Experiencing an ethical dilemma? Need advice from a humanist perspective?
Send your questions to The Ethical Dilemma at firstname.lastname@example.org (subject line: Ethical Dilemma).
All inquiries are kept confidential.
Atheist Oath: I’m a nurse, and I recently had to give a deposition relating to a case I was involved in. I wanted to get the point across with my “expert” testimony that there was absolutely no wrong-doing in the medical care.
I had to be sworn in. The oath that I had to repeat and raise my right hand for ended with “So help me God.” I hesitated for a millionth of a second because I was going to tell the truth—no matter what. I did not want to swear by a god that I don’t believe in. I am a moral and honest person, but I didn’t want it to seem like I was unwilling to swear to God because I didn’t want to the hurt the chances of winning the case. I didn’t want anyone to doubt my integrity. So I actually said “I do” and ended up lying due to the oath itself.
What is the alternative? If the testifier does not agree to the oath, it looks like they aren’t going to tell the truth. Can an atheist legally ask for a non-religious oath of some sort?
—Get That Stack of Bibles Away From Me
You are right that you probably are not required by law to swear, “So help me God,” nor would you be compelled to take an oath on the Bible. The laws vary state by state. I’ve linked articles from Americans United for the Separation of Church and State, The Friendly Atheist, and Freedom From Religion Foundation that discuss the issues and alternatives for non-believers. There may be special circumstances where different rules apply, such as military cases (of which the American Humanist Association was recently involved).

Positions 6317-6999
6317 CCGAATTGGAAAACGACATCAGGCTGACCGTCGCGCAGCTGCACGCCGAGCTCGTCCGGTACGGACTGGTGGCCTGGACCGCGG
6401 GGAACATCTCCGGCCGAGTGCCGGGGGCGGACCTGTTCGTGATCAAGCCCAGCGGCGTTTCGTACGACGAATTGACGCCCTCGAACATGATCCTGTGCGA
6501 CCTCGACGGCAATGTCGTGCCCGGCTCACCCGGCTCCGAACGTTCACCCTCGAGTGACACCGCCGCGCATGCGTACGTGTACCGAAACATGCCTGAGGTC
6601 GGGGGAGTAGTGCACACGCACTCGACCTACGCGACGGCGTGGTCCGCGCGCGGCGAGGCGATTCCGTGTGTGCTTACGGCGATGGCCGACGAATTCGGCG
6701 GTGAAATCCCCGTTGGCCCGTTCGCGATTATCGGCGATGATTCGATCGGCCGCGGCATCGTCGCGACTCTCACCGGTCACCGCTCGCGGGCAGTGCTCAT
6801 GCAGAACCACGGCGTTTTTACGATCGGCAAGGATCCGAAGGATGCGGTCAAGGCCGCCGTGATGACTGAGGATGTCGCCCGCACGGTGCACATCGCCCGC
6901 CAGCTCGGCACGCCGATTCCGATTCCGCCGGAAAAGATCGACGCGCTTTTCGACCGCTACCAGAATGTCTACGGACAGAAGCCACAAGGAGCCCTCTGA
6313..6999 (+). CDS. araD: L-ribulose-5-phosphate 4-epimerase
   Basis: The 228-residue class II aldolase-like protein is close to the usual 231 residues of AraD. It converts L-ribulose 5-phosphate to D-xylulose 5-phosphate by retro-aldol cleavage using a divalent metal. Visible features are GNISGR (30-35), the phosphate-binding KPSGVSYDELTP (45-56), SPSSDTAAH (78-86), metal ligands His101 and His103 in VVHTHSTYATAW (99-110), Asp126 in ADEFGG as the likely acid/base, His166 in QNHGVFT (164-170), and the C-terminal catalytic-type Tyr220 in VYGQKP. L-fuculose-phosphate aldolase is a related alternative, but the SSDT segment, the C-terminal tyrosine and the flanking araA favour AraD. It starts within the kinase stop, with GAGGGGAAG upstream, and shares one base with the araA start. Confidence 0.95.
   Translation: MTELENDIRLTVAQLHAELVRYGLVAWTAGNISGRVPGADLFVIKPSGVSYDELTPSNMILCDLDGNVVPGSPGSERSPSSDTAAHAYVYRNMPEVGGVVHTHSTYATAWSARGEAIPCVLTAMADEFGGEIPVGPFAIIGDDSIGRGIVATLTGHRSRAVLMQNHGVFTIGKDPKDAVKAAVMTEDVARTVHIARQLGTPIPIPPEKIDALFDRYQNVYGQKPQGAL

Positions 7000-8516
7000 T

Once you’ve determined that nothing on the books requires you to say “So help me God,” you could, if you wished, end your oath with “So help me, Rhonda” or whatever you choose. But you are also astute to recognize that opting for an alternative might make you and the reliability of your testimony seem suspect in the eyes of the people hearing the case. Since in the instance you cite, the verdict was more important to you than refusing lip service to an offensive but boilerplate oath, you did the right thing to go along rather than make a scene on the stand. Isn’t it ironic that to appear honest so your testimony would be received as truthful, you felt compelled to lie?
In the future, if you know you are going be called to testify, you could contact the court in advance and arrange for an alternative. One option would be simply to omit the offending line, but if you or the court prefer something to be substituted, best to make it so unobtrusive—like “So help me good” or “On my honor”—and speak it so softly that no one will notice the switcheroo.
But if it’s a case where you are more interested in asserting your views than pandering to religious spectators, your fellow non-believers would applaud you for taking the stand—and making a stand–with a godless affirmation spoken loud and proud.